Do’s and Don’ts of Do-It-Yourself Drain Cleaning

Do’s and Don’ts of Do-It-Yourself Drain Cleaning

We’ve all been there – your bathroom sink has been running slow for almost a month and you’ve been meaning to either pick up some liquid drain cleaner or call a plumber to take care of it…but it still drains (eventually) so this “to-do” has made its way down your list. Then, before you know it, it’s not draining at all and you’re in a quite a pickle. Does this sound familiar? Now it’s decision time…try to tackle this yourself, or call a plumber. If you’re the type of person to take on your own projects, like clearing a drain, we’ve got some tips for you. If you’re not a “do-it-yourselfer,” give us a call.

Liquid Drain Cleaners

Liquid drain cleaners such as Draino or Liquid-Plumr are to be used when a drain is slow, not when it’s completely stopped up. If that drain is already stopped up adding the liquid drain cleaner will not help your case, but add to that build-up. It’s also good to keep in mind that liquid drain cleaning products are not created to remove the waste that may be clogging your toilet, nor is it recommended to use drain cleaner in your dishwasher as the chemicals of the liquid may damage the rubber used for draining the dishwasher.
Have a slow kitchen drain and don’t have time to pick up a liquid cleaner? A quick and effective way to get it going again is to run the hot water and it will melt away the grease that is most likely slowing down that drain.

Rented Augers (aka Snakes)

If you’re really handy and want to try renting an auger and cabling out that drain yourself, please use with caution. You can get injured by the cable if it’s not used properly. First, know where to start. Cleanouts are called cleanouts for a reason. Snaking a drain from a cleanout is effective and easier than any other access point in your home. If you don’t know where all of your cleanouts are, ask your plumber the next time he comes to your home. When you’re ready to feed the cable through the line, you want to get the snake as close to the clog as possible before you start. When clearing a kitchen drain it’s a good idea to make sure you have at least 40 to 50 feet of cable to work with, a tub drain requires only 10 to 15 feet.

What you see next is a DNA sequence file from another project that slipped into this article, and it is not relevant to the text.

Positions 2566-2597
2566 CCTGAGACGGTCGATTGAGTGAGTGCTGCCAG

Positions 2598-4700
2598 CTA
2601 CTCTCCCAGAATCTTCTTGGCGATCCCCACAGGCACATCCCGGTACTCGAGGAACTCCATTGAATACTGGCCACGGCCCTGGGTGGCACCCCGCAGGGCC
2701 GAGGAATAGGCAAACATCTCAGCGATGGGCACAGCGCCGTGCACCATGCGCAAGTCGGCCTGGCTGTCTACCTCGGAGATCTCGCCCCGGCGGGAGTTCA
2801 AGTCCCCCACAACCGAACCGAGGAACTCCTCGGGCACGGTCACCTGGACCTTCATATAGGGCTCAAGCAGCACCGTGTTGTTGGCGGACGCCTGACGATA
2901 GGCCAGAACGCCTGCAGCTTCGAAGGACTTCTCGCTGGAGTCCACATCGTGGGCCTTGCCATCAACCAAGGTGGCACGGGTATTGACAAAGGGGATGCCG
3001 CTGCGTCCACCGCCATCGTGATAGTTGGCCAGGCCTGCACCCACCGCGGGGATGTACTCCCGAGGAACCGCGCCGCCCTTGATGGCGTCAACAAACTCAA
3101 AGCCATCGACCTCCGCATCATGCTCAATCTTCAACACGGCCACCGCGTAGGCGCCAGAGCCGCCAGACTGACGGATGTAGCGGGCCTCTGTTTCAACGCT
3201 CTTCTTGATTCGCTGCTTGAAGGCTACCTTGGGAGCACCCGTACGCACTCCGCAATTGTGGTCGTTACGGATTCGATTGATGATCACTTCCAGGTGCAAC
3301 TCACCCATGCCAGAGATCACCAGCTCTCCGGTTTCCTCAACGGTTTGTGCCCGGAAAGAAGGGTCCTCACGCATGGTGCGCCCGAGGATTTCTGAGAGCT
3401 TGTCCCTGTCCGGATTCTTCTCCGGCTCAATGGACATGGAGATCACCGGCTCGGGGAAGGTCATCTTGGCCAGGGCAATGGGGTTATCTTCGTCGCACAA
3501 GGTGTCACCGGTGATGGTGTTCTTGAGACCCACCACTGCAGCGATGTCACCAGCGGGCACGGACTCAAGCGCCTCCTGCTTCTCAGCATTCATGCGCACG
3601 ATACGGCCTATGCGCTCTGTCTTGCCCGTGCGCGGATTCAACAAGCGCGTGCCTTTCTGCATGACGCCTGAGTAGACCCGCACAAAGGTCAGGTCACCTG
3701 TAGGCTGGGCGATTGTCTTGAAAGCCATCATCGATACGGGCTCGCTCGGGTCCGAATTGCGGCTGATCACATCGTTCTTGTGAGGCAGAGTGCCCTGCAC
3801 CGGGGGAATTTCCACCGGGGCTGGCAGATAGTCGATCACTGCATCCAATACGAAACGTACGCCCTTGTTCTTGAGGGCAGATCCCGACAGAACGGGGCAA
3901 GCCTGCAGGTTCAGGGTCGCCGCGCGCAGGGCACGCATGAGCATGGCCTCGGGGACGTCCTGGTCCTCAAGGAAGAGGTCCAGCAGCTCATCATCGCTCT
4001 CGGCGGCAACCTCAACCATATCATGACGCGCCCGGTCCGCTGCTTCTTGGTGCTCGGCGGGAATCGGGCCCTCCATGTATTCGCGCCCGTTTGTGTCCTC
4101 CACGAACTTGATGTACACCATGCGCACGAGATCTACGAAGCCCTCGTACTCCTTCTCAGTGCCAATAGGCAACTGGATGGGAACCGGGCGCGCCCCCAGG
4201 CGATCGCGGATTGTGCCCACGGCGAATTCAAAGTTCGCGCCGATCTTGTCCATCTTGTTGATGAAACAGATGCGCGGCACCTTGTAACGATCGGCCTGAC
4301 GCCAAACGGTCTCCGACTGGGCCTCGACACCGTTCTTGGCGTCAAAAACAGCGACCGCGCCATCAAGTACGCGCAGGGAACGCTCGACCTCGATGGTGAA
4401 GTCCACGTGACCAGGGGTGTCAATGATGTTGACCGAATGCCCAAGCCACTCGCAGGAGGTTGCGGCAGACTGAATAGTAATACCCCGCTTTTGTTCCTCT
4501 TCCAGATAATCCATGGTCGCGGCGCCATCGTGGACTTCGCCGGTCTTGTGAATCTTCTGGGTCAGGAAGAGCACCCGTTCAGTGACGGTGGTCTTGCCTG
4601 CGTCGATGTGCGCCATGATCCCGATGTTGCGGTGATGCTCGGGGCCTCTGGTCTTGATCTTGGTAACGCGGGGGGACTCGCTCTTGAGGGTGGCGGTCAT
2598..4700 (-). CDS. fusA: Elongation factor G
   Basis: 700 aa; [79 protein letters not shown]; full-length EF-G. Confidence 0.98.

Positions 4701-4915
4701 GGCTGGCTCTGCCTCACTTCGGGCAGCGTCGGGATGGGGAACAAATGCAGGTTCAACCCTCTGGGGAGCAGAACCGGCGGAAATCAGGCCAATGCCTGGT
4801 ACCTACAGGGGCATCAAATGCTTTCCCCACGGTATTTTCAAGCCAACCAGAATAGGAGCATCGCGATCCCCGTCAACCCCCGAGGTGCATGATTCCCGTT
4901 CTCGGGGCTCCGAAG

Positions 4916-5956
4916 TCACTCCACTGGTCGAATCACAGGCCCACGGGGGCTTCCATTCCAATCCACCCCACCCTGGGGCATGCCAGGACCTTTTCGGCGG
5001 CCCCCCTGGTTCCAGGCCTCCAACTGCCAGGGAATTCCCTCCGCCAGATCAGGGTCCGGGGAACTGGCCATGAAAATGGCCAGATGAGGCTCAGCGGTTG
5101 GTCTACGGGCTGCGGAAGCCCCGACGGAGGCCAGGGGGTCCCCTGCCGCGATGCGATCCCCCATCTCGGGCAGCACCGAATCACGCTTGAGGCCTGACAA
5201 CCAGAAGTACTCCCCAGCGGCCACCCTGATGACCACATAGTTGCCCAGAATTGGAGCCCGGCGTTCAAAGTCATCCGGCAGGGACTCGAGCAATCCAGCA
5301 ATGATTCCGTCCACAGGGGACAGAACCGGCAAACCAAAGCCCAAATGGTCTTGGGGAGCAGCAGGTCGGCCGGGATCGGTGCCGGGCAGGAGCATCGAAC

The most important thing to remember is to keep the length of cable in the air at a minimum. You’ll have cable in the machine and cable in the drain, and the amount of exposed cable shouldn’t exceed 18 inches, preferably kept at a foot. Having too much cable exposed can cause injury to even the most experienced plumber. We like you and we don’t want to see you get hurt.

Leaving it to the Professionals

Whether you have a slow drain or a drain that’s completely stopped up, calling a professional plumber will be the most effective way to solve the problem. If you’re not a do-it-yourself kind of guy/gal and the clog is passed of the point of being slow and has come to a full stop, calling a plumber will save you time and aggravation. A trained professional will have all the equipment and experience needed to clear that drain and can even determine what the cause of the drain problem is by doing a sewer camera inspection.

If you’re not sure if the project can be something you can take care of on your own or not, give us a call at 1-800 BILL HOWE (245-5469). We’re always happy to chat and give you our recommendations.

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